At the end of the class, Fernando said he was really impressed with our ability to learn quickly. We enjoyed being in a classroom again, and found the lessons quite useful as we navigated the rest of our South American adventure.

Otherworldly Salar de Uyuni

The day had finally arrived! We were going to see the one place we decided to come to Bolivia for: the vast, otherworldly Salar de Uyuni salt flats.

Picture a white endless expanse stretching out under a clear blue sky. Now, place an island full of gigantic cacti right in the middle of it. Then, imagine pouring water onto that white expanse and see it transform into a 360° mirror. And finally, when the sun begins to set, imagine purple and orange hues in the sky, until it all goes pitch black.

It's really hard to imagine or explain what we witnessed and experienced at the salt flats. So I’ll let the pictures do the talking instead.


Fun fact(s): Several movies have been filmed on the salt flats, including Star Wars: The Last Jedi. And specifically for any Indian movie enthusiasts out there, be sure to catch actors Allu Arjun and Rakul Preet Singh dancing on the mesmerizing salt flats in this music video!


When frustrating events lead to fantastic outcomes

The first and only cancellation we had on the trip was a twelve-hour bus ride from Uyuni to San Pedro de Atacama in Chile. Only two bus companies operated that route and they both had canceled all their scheduled buses for the next full week. We had to get to San Pedro within the next two days to keep the rest of our itinerary on track.

Our only option was to sign up for one of the multi-day tours with a drop off in San Pedro de Atacama. We hesitated - it was much more expensive than the bus ride and also meant having to extend our one day tour to two and a half days. We didn't have another option so we begrudgingly went with it.


This extra day and a half was beyond anything I could have pictured. While figuring out how to describe what we saw, I half jokingly asked ChatGPT to write me a poem about it. It was so good I had to share it.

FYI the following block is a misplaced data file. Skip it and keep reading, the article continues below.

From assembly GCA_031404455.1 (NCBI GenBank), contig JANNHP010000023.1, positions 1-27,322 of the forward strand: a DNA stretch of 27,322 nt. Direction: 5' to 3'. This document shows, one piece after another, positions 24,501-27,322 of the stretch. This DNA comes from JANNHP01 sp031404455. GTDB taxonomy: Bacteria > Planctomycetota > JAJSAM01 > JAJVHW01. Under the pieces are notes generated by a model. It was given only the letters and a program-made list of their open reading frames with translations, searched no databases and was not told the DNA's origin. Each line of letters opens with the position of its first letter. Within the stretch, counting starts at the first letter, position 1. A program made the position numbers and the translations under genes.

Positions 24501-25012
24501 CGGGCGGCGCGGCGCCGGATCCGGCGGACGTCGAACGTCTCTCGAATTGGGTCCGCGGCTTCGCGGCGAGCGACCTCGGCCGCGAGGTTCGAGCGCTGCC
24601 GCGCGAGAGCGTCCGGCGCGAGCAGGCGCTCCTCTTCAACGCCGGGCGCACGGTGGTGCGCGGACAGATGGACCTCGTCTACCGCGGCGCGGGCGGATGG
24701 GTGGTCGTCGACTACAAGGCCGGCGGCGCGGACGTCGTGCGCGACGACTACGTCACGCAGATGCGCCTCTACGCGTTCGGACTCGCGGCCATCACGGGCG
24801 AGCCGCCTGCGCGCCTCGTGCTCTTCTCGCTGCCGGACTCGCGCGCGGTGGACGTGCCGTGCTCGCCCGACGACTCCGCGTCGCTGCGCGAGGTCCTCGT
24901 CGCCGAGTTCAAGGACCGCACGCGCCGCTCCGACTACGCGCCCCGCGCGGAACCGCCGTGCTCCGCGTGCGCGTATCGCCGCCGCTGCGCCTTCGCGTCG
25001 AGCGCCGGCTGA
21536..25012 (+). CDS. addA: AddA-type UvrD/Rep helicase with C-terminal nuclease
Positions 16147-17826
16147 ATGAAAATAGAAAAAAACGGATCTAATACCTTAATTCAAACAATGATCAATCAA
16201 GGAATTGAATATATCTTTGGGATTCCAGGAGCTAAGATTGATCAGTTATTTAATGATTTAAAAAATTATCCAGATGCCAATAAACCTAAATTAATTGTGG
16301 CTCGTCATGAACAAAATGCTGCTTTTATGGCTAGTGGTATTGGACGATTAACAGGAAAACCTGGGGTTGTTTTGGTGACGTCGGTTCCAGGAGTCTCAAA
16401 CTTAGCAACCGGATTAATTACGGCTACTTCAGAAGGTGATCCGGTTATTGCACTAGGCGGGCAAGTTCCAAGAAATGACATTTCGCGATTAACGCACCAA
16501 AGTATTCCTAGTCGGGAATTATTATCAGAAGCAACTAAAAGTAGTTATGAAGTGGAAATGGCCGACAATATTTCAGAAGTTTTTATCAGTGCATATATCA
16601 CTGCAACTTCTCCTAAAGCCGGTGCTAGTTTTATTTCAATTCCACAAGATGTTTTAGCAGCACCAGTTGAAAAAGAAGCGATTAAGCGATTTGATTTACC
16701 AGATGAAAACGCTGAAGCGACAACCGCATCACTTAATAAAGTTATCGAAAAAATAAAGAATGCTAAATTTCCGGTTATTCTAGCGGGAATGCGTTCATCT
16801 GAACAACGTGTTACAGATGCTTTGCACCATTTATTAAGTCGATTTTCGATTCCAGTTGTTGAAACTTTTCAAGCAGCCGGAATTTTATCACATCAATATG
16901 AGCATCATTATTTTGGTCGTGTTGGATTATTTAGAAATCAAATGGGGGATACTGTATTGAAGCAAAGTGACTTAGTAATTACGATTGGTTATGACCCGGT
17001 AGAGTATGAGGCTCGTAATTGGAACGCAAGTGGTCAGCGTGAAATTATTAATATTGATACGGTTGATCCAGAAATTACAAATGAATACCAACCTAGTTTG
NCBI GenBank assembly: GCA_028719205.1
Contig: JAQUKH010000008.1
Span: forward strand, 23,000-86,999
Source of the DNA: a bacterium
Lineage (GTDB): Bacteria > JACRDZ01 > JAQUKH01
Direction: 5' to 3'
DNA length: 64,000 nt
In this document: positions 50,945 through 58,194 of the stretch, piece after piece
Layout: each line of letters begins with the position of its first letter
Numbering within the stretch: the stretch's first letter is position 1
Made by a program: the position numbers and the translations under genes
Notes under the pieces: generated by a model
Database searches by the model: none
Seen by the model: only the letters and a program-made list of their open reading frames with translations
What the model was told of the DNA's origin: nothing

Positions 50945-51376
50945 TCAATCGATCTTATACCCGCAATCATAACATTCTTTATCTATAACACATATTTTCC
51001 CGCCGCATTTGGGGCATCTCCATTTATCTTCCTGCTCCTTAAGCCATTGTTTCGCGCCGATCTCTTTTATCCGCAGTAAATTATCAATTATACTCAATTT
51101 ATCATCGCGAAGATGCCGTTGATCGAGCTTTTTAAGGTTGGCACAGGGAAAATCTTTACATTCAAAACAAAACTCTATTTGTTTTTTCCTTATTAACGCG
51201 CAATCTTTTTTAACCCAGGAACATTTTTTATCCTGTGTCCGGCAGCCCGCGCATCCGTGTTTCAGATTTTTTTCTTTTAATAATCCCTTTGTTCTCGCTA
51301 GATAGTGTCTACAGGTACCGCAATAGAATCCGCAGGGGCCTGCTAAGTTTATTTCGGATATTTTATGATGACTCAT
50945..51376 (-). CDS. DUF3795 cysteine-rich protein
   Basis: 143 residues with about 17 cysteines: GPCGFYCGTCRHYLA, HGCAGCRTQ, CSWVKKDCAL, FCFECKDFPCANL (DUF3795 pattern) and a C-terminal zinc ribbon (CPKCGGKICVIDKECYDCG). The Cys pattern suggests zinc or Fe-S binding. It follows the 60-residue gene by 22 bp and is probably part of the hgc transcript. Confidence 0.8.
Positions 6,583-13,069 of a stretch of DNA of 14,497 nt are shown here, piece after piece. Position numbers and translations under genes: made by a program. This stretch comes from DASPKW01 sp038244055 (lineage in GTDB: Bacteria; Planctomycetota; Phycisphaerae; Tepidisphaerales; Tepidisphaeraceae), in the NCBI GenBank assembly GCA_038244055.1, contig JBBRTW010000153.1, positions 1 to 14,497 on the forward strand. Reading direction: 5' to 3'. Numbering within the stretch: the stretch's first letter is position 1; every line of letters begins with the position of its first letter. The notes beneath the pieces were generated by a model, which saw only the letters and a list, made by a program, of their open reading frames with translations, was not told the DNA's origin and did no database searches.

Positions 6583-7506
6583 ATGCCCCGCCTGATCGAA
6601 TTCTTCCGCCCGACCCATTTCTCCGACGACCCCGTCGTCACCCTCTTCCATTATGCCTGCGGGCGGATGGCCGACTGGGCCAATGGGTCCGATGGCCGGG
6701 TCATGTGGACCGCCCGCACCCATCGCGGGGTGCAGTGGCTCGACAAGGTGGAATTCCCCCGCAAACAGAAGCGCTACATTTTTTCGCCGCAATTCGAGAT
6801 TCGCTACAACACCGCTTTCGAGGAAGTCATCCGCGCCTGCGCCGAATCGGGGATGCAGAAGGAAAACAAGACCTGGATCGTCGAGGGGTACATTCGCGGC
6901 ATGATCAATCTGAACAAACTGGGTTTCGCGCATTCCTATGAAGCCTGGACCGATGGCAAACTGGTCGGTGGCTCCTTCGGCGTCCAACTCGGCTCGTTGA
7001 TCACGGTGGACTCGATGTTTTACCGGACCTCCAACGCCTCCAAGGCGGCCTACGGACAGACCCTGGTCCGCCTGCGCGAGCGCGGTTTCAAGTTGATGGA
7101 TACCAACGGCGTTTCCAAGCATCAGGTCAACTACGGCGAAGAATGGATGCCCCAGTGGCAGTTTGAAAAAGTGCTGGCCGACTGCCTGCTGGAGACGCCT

From Uyuni's salt flat splendor, we did part,
A drive to the Chilean border to start.
In a trusty 4x4, we ventured afar,
Guided by Alejandro, our shining star.

Through desolate landscapes and formations strange,
Our journey took us to places of a wide range.
An active volcano, its presence austere,
We marveled at lagoons as we ventured near.

Wild Andean rabbits we chanced to see,
Flamingos and ostriches roaming free.
Llamas and vicuñas, their elusive kin,
In this wondrous land we found ourselves in.

At sunrise, the steaming geysers unveiled,
A breathtaking sight, our spirits regaled.
This drive through Bolivia's captivating land,
Showed us its beauty, both simple and grand.

In case you are interested, this is how I was planning to describe it: We saw desolate landscapes, otherworldly rock formations, an active volcano, steaming geysers at sunrise, and colorful lagoons teeming with flamingos. We also spotted wild Andean rabbits, ostriches, llamas, and even their elusive cousins, vicuñas in this beautiful part of the country.

ChatGPT - 1, Anusha - 0


I’m glad ChatGPT called Alejandro a shining star though. He must be one of the nicest people I have ever met. Aside from sharing his knowledge of the landscapes, Bolivian politics, and people, he also made sure we were comfortable and felt safe throughout. He even stayed with us until we crossed the border safely into Chile.


As we were leaving Bolivia, I kept thinking about that uneasiness we had felt in La Paz. 


We hadn’t just moved past that feeling, but were also reminded by Alejandro, Fernando, Cristina and everyone else we met along the way that there are more kind people in this world than otherwise. 


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With its odd attractions, surreal scenery, and beautiful people, Bolivia has to be on everyone’s South America travel itinerary.

Believe me, Bolivia is truly unbelievable!